"type": "s3",
  "settings": {
    "bucket": "my_bucket_name",
    "another_setting": "setting_value"
  }
}

Configure permissions that allow Elasticsearch pod to access the S3 bucket

Thanks to amazing projects like kube2iam that help you easily provide required IAM access to individual Kubernetes objects, this job has become quite easy. The helm chart for Elasticsearch has the provision of taking podAnnotations as an input. These annotations are applied to the Elasticsearch pods and can leverage the full functionality of kube2iam for accessing the S3 bucket.

podAnnotations:  
  iam.amazonaws.com/role: "my-iam-role"

The corresponding IAM role can be easily generated using AWS clients like boto3 or AWS plugins in Terraform, or any other AWS client at your disposal.

Informing the Elasticsearch Helm chart about ES version

This was one of the settings that were not mentioned in the plugins documentation in a straightforward manner and I had to search around a bit to figure this out. You need to set the esMajorVersion flag as well in case you are using a custom image and not running the default Elasticsearch version. For example, I had to set esMajorVersion: 6 as I was running version 6.3.1 of Elasticsearch. You can have a look at the Elasticsearch statefulset for checking the exact usage of this flag.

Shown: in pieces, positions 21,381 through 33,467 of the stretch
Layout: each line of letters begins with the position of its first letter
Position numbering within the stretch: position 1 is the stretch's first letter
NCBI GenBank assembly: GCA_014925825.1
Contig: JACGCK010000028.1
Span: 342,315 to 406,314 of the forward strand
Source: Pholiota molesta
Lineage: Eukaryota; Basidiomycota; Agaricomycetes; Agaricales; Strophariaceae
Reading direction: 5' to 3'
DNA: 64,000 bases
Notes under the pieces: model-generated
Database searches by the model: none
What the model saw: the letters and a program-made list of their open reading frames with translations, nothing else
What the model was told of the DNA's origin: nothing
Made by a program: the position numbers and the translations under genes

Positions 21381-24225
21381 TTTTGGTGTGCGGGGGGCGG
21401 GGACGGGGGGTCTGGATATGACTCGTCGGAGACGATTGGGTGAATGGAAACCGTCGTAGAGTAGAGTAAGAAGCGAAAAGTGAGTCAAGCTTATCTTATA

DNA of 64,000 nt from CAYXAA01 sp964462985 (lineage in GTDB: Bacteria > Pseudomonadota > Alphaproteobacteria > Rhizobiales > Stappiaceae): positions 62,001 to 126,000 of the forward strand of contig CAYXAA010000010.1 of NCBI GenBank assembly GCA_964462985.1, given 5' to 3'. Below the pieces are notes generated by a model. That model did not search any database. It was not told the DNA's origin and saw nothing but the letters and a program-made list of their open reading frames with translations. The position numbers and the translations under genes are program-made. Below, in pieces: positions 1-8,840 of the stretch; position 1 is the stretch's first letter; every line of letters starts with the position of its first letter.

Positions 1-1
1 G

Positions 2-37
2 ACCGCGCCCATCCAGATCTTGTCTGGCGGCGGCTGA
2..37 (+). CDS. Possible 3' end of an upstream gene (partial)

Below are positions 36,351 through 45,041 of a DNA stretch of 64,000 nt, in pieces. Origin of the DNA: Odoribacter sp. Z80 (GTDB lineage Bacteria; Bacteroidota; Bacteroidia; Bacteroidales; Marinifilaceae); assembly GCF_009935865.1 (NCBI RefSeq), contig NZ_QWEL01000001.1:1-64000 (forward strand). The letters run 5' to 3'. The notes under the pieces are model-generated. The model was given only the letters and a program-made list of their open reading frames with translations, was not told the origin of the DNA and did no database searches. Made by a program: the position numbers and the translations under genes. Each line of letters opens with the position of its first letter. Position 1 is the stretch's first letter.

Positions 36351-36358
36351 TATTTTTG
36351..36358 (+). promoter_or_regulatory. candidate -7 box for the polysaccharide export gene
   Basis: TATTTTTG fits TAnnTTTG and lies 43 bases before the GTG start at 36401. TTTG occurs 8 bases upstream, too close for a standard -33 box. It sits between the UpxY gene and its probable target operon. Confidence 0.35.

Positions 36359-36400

That’s it, now we are ready to take Elasticsearch snapshots or restore from them.

Taking Snapshots

This part is pretty straightforward. Elasticsearch provides a snapshot API which can be triggered to take backups of the entire cluster state or specific indexes.

For snapshots of the entire cluster, you can use the following curl call

PUT /_snapshot/my_backup/snapshot_1?wait_for_completion=true

You can also specify exact indexes that you want to take backup of:

PUT /_snapshot/my_backup/snapshot_2?wait_for_completion=true
{
  "indices": "index_1,index_2",
  "ignore_unavailable": true,
  "include_global_state": false,
  "metadata": {
    "taken_by": "kimchy",
    "taken_because": "backup before upgrading"
  }
}

Once a snapshot is created information about this snapshot can be obtained using the following command:

GET /_snapshot/my_backup/snapshot_1

Also, for automating the process of taking regular backups, you can use Kubernetes cronjobs for periodically making these API calls to the Elasticsearch backup endpoint.

Restoring from a snapshot

The restore API is pretty simple as well. By default, all indices in the snapshot are restored, and the cluster state is not restored. You can make the following curl call for restoring from a snapshot:

POST /_snapshot/my_backup/snapshot_1/_restore

You can also provide index level information while restoring from a snapshot:

POST /_snapshot/my_backup/snapshot_1/_restore
{
  "indices": "index_1,index_2",
  "ignore_unavailable": true,
  "include_global_state": false,              
  "rename_pattern": "index_(.+)",
  "rename_replacement": "restored_index_$1",
  "include_aliases": false
}

The restore operation can be performed on a functioning cluster. However, an existing index can be only restored if it’s closed and has the same number of shards as the index in the snapshot.

That’s All Folks!

Happy Coding! Cheers :)